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Molly Moorhead
By Molly Moorhead December 19, 2012

No change in law eliminating caps

The Equal Remedies Act of 2007 would have eliminated caps on damages in discrimination cases "that presently impede the ability of victims of racial and gender discrimination to fully recover for the wrongs they have suffered." The bill briefly returned the next year as a provision of the Civil Rights Act of 2008, which was introduced in the Senate but had no companion in the House.

Since then, we find no sign of it. No new version of the Equal Remedies Act was introduced in the 111th Congress (covering the years 2009 and 2010). Same goes for the current Congress.

Eliminating caps on damages in employment discrimination cases is an effort that has faded away. We'll revisit this if we find new evidence, but for now we rate it a Promise Broken.

Our Sources

Extensive searches of THOMAS, the Library of Congress website, Dec. 17 & 18, 2012

THOMAS, Civil Rights Act of 2008, introduced Jan. 24, 2008

Louis Jacobson
By Louis Jacobson December 22, 2009

Bill introduced in previous Congress is a no-show so far

During the presidential campaign, Barack Obama promised to sign into law the Equal Remedies Act of 2007 "to do away with the caps on compensatory and punitive damages under Title VII that presently impede the ability of victims of racial and gender discrimination to fully recover for the wrongs they have suffered."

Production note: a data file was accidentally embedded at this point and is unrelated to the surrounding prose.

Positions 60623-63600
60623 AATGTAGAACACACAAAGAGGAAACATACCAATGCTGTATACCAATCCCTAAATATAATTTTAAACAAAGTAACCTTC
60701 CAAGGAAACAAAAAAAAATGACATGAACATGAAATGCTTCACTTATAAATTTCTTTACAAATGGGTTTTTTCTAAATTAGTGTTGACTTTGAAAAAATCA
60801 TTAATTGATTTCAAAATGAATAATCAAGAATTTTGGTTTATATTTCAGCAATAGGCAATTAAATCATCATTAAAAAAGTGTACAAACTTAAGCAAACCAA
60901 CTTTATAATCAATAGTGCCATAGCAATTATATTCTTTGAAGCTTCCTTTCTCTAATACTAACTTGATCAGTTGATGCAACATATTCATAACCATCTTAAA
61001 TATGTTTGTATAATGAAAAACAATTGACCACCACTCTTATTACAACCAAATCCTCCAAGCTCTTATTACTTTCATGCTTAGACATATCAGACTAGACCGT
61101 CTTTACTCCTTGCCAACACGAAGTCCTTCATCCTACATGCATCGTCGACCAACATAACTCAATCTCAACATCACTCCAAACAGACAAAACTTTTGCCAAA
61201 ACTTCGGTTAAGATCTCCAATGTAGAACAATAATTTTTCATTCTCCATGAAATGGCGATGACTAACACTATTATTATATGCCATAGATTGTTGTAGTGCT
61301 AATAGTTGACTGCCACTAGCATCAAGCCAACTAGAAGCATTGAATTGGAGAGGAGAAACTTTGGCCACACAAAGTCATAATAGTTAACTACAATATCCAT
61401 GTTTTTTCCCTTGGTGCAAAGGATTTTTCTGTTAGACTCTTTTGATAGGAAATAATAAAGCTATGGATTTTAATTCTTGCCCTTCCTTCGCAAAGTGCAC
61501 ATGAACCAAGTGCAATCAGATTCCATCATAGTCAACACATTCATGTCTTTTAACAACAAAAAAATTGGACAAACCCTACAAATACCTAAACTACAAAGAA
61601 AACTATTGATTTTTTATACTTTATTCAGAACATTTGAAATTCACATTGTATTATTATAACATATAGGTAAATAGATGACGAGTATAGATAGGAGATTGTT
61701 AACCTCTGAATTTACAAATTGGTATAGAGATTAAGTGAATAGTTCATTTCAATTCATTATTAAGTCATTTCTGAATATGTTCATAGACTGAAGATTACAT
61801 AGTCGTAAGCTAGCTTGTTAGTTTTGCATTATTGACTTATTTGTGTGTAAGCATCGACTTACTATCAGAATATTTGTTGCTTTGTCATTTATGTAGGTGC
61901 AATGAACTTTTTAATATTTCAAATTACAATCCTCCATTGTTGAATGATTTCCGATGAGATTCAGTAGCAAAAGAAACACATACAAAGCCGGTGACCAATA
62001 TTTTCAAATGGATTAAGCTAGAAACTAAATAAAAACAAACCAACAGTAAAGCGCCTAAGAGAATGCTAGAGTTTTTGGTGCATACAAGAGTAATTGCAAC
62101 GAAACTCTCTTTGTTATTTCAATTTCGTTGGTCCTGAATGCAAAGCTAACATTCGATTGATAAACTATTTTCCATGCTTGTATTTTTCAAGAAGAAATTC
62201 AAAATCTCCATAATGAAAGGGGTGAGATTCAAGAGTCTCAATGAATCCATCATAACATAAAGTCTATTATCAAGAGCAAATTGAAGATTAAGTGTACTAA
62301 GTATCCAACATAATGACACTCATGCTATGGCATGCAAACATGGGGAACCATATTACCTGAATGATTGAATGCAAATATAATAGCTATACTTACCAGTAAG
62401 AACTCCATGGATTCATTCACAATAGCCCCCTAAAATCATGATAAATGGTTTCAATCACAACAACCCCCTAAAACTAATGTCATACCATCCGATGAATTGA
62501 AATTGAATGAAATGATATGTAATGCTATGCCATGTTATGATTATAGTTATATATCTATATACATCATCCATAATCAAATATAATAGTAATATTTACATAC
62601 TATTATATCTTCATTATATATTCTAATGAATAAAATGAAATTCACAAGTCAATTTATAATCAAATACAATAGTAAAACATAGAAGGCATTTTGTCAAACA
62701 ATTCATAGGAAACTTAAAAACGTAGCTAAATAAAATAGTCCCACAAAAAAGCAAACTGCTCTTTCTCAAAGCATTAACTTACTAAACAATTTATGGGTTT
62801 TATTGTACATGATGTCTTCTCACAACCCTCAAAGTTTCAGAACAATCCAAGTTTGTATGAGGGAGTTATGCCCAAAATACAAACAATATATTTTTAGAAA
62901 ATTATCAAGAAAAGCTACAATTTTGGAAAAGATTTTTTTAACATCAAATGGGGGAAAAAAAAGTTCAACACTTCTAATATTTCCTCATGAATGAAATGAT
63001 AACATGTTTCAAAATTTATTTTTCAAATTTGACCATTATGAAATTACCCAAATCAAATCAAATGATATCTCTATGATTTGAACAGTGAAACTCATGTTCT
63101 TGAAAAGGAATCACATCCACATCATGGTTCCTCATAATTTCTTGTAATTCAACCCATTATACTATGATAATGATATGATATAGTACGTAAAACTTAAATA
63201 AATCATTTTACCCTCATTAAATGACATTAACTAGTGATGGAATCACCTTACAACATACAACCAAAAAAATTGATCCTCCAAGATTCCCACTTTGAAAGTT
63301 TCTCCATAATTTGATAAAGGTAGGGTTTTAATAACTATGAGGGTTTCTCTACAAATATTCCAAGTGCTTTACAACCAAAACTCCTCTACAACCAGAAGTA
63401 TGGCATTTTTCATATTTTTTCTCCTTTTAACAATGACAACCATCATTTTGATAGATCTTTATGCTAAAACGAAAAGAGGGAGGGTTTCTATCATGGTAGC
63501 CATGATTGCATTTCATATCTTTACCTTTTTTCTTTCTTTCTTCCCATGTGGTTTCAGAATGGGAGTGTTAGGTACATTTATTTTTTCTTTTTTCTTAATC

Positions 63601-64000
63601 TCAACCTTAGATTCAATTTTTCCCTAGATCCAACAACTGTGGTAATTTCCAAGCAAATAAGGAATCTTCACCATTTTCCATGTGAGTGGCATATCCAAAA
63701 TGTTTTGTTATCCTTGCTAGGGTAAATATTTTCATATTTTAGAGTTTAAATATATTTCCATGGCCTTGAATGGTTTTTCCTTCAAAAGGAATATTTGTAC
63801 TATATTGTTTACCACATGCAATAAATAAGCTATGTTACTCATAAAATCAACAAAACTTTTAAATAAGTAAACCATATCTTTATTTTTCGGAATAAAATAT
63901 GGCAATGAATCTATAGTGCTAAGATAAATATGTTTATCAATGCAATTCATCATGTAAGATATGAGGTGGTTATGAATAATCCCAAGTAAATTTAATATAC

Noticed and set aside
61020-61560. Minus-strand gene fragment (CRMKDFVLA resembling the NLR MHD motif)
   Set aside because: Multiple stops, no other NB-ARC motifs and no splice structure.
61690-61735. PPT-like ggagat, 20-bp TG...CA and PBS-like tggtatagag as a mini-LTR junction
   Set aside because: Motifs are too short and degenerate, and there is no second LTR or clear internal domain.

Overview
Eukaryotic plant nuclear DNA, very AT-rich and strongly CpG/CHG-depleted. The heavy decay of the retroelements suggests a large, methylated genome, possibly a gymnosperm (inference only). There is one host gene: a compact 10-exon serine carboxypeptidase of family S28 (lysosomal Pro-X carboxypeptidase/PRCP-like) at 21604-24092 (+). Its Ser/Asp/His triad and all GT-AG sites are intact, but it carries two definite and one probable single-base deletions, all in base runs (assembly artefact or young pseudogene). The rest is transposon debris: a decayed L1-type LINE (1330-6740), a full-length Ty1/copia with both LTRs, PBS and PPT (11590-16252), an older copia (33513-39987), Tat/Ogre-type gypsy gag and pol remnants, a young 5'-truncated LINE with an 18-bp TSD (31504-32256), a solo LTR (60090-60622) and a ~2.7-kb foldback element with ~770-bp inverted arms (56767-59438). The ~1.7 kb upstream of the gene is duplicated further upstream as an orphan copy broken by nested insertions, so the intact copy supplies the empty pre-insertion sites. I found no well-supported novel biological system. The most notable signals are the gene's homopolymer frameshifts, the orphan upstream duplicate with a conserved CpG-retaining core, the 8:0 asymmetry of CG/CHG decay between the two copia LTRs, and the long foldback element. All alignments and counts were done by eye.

Currently, compensatory and punitive damages for intentional violations of Title VII of the Civil Rights Act and the Americans with Disabilities Act are capped based on the size of the employer at $50,000 to $300,000. The Equal Remedies Act -- first introduced in 2007 as a stand-alone bill and later incorporated into the Civil Rights Act of 2008 -- would have lifted those caps, providing greater compensation for plaintiffs alleging discrimination based on race, color, sex, religion, or national origin.
A change would also pose greater financial risk for employers, which created strong opposition within the business community. The changes were sought by the late Sen. Edward Kennedy, D-Mass., and Rep. John Lewis, D-Ga. All of the bills' co-sponsors were Democrats.
Neither version of the bill went anywhere in the previous Congress, and while some analysts had expected a new version to be proposed in the current Congress, a search through THOMAS, the online source for congressional bills, has turned up no evidence that one has yet been offered.
If a bill is introduced, we would shift this promise to In the Works. But for now, we'll call it Stalled.

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